超休閒遊戲的崛起(二):如何確定分類(以paper.io爲例)

原作者:Guest Author 譯者:Willow Wu

本文是系列文章的第二篇,共有三篇。你可以點這裏閱讀第一篇

App Store問世的八年以來,手遊行業經歷了一場卓越的變革,正如我上一篇文章所說的。

這期間涌現出的一些潮流重新定義了手遊的種類,而且這些遊戲類型在收益榜上已經佔據好幾年的領先位置。

開發者們從龐大的國際玩家羣體中獲利,讓他們學會了怎麼通過IAP購買虛擬物品。可預測、可擴大的移動銷售渠道保證了他們擁有源源不斷的新玩家,還有可持續發展的事業。

在過去幾年,我注意到行業內有個趨勢:一些遊戲公司利用這段發展期把注意力放在那些簡單,但是每天都有上百萬人在玩的趣味遊戲上——其實這就是“少即是多(遊戲邦注:less is more)”的方法。

這些我稱作“超休閒(hyper-casual)”類型的遊戲隨處可見,從一定程度來說這也表達了人們對早年優秀街機遊戲的懷舊之情,在70、80年代它們可是無處不在。但是直到最近超休閒遊戲纔得到了業內的聚焦。

你總是能看到它們在免費榜上登頂而不是收益榜(收益榜上只有這一類app:它們的大部分盈利來自IAP)。而這些超休閒遊戲主要是通過廣告盈利。

其實他們的盈利狀況還是很可觀的,我認爲是時候來研究研究這些“超休閒”遊戲,着重探討一下它們的共同特色。

快餐式內容,即下即玩

通常來說,超休閒遊戲就是字面上意思的馬上玩。這類應用的體積一般很小,如果用戶在商店或者在廣告上看到,他們馬上就能玩起來,因爲下載安裝只需要幾秒鐘。體積小也意味着儘管不發達國家的移動通信基礎設施還不完善,但是也不影響那邊的龐大玩家羣體玩遊戲。

他們打開遊戲,然後就可以玩了:沒有加載,沒有關卡選擇,也沒有繼續上次遊戲的選項。用戶們想玩多少次就玩多少次,而且遊戲流程都很短。這些遊戲都極易容易上癮,因爲操作都非常簡單,只用點擊就可以。而且玩家可以隨時開始,隨時停止。

簡單但是能讓玩家上癮的玩法,這就是簡約風潮。

即使你從沒玩過這些超休閒遊戲,也不會對這種類型和玩法感到陌生,它們跟俄羅斯方塊或者縱橫填字遊戲並沒有很大的不同。

它們能夠吸引一大批用戶,利用一些社交功能甚至是多人同步在線模式提高知名度。這類遊戲非常休閒,不需要玩家投入什麼東西。

從遊戲畫面來說,超休閒遊戲的一貫風格就是簡潔,通常連UI都精簡了,明亮的顏色加上簡單的幾何形狀,搭配復古風格,或者乾脆就用極簡設計。

超休閒遊戲的簡易性也給它們帶來了額外的好處:由於遊戲玩法十分簡單,可以直接用截圖或者廣告就表達清楚,可以讓遊戲更快地傳播開。只需要看一下,用戶就能明白這個遊戲的玩法,不必下載後還要玩一段時間才能搞清楚,這樣就移除了遊戲的和用戶之間的潛在屏障。

搖錢樹

超休閒遊戲通常不會渴求玩家爲他們的遊戲內容付錢。與其費力盼着把小部分玩家的IAP轉化爲收益(別的遊戲類型IAP佔總收益的比例至少是70%),他們選擇換種方式,從整個玩家羣體中盈利:通過觀看有獎廣告視頻或者無獎廣告視頻,無獎廣告會給玩家提供IAP選項,購買一些不錯的額外功能道具,例如強化或者是私人訂製。

雖然每個玩家身上的利潤相對比較少,但是可以靠玩家數量、對遊戲的依賴程度、以及遊戲逐漸提升的知名度來彌補。

而且,由於這類遊戲的經濟比較淺顯,開發者們可以反覆利用有獎廣告視頻呈現內容,增加玩家對遊戲的迷戀程度。

關於這種“買一送一”盈利策略,有個不錯的例子就是通過有獎廣告視頻,既能用獎品取悅玩家,也能通過廣告盈利,《天天過馬路》就是這樣。

現如今,超休閒遊戲的收益喜人,開發者們也不需要過多的投資。

這類遊戲發展之後自成一家,就類似之前說的的midcore遊戲從core類中獨立出來——看看我之前的文章,如何區別midcore遊戲和core類遊戲,還有要感謝這篇文章幫助我進一步塑造想法。

在手遊業內領跑的遊戲類型一定不會缺少龐大的玩家羣體和玩家投入。

案例分析Voodoo公司的Paper.io

Start screen of paper.io(from pocketgamer.biz)

Start screen of paper.io(from pocketgamer.biz)

這家位於巴黎的遊戲開發公司Voodoo,之前已經有好多遊戲獲得成功,例如Quiz Run和Bool,但是Paper.io的成功可謂是突破天際。在美國免費遊戲排行榜中攀至第二位 (App Annie)。

發佈兩個月後,Paper.io就成爲了App Store中下載量最高的遊戲,並且成功保持遊戲類榜單前五的位置長達一個多月。

其實Paper.io跟我上面列出的一些超休閒遊戲標準是符合的。

即玩

從點擊遊戲圖標到開始玩不用5秒鐘。Paper.io的“play”鍵在開始界面上設計得非常顯眼,玩家只要輕輕一點就能馬上進入遊戲。

玩法

遊戲本身是非常簡單的,就像多人遊戲agar.io一樣,它也是對貪吃蛇的致敬。這遊戲是經典中的經典,它的成功是整個遊戲史上的濃墨重彩的一筆,甚至連現代藝術博物館都想把它納入館藏。

遊戲畫面是對比色強烈的8位風格,始於一個2D的格子。貪吃蛇的目的是越吃越長,Paper.io的目的是佔據地盤,擴大面積,比比看誰的地盤面積大。

遊戲的流程一般都在10秒到180秒左右,取決於玩家的技巧和運氣。輸了以後可以在10秒內就重新開始新一輪遊戲。

Paper.io的玩法

盈利

Paper.io對於玩家有三種不同的盈利方式:

觀看有獎廣告視頻,可以在重玩遊戲前獲得額外的生命。

可跳過的廣告視頻,每2輪或者3輪遊戲就會播放一次。

通過IAP去除廣告,並且可以爲遊戲中玩家的角色獲得定製道具。

有獎廣告整合

Paper.io是個非常典型的超休閒遊戲,但是其他公司也有類似的遊戲,例如Miniclip的agar.io,Bitmango的Block!,Gram Games的1010!Merged!和Six!,Ketchapp的Stack,還有最初的連點遊戲,等等等等。

在這個系列的下一篇,我們會把焦點轉移到數字上,解釋生態系統如何促成超休閒遊戲的成功,並且詳述超休閒遊戲商業模式的內部結構。

本文由遊戲邦編譯,轉載請註明來源,或諮詢微信zhengjintiao

This article is part two of a three-part series. You can read part one here.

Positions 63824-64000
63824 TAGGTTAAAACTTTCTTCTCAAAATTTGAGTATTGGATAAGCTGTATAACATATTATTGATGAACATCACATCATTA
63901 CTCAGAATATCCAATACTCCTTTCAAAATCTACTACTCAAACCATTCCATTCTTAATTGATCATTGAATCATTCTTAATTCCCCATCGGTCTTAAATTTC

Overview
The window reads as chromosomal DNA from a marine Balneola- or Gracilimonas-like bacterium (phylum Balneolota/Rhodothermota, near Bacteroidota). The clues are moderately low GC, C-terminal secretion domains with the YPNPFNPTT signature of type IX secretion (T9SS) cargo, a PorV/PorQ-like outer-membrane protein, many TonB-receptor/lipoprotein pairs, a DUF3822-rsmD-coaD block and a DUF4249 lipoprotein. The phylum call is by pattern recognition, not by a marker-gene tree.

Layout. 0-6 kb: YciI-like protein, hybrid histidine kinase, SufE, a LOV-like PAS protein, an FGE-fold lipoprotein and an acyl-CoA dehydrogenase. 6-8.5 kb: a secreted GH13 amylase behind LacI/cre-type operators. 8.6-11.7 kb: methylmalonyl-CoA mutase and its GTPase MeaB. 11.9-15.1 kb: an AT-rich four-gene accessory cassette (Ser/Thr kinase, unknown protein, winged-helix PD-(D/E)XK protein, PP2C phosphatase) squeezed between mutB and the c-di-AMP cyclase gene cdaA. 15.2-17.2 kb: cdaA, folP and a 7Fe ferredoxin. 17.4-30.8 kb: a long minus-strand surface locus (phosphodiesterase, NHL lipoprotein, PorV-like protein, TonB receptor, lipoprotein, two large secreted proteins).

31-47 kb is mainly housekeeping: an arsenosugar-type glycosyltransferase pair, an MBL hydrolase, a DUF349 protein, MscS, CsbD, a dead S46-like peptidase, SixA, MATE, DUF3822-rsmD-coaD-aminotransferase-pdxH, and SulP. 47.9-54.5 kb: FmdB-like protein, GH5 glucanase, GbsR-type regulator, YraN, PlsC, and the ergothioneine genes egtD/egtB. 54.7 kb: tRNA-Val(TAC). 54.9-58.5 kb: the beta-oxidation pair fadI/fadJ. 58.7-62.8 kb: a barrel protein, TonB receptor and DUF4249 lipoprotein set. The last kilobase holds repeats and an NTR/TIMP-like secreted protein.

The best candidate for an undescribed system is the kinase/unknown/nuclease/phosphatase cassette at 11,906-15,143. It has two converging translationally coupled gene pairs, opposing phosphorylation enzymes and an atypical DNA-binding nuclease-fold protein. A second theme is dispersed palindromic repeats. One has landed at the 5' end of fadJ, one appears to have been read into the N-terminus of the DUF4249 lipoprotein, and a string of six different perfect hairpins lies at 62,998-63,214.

In the past eight years since the App Store was first announced, mobile gaming has undergone a remarkable evolution, as I covered in my last post.

A couple of mobile gaming sensations have emerged that defined particular genres for mobile devices; these titles have dominated the top grossing charts for years now.

Their developers cashed in on a massive international audience that was educated to pay for virtual items through in-app purchases. Predictable and scalable mobile marketing channels helped them to have a steady influx of new users and build sustainable businesses.

In the past few years or so though, I’ve noticed a tendency of some gaming companies to leverage this history but also focus on simple but very enjoyable games that are played by millions on a daily basis — it’s a “less is more” approach.

These games, which I think of as “hyper-casual,” have always been around, and to some extent they are a nostalgic revival of the good old arcade games that were everywhere during the 70s and 80s. But only recently have these games turned into serious business.

You tend to find them on the top of the free charts instead of top grossing (where there are only apps that make the majority of their money through IAPs). Instead they monetise primarily through ads.

They’re making so much money, in fact, that I think the time is right to take a closer look at these “hyper-casual” games and highlight a couple of characteristics they have in common.

Snackable content, instantly available

Typically, hyper-casual games are played literally instantly. The apps tend to be lightweight (small file size), therefore if users discover them in the store or through an ad, they can play them within seconds. The small file size also means they are suitable for massive audiences in underdeveloped countries which are lacking in mobile infrastructure.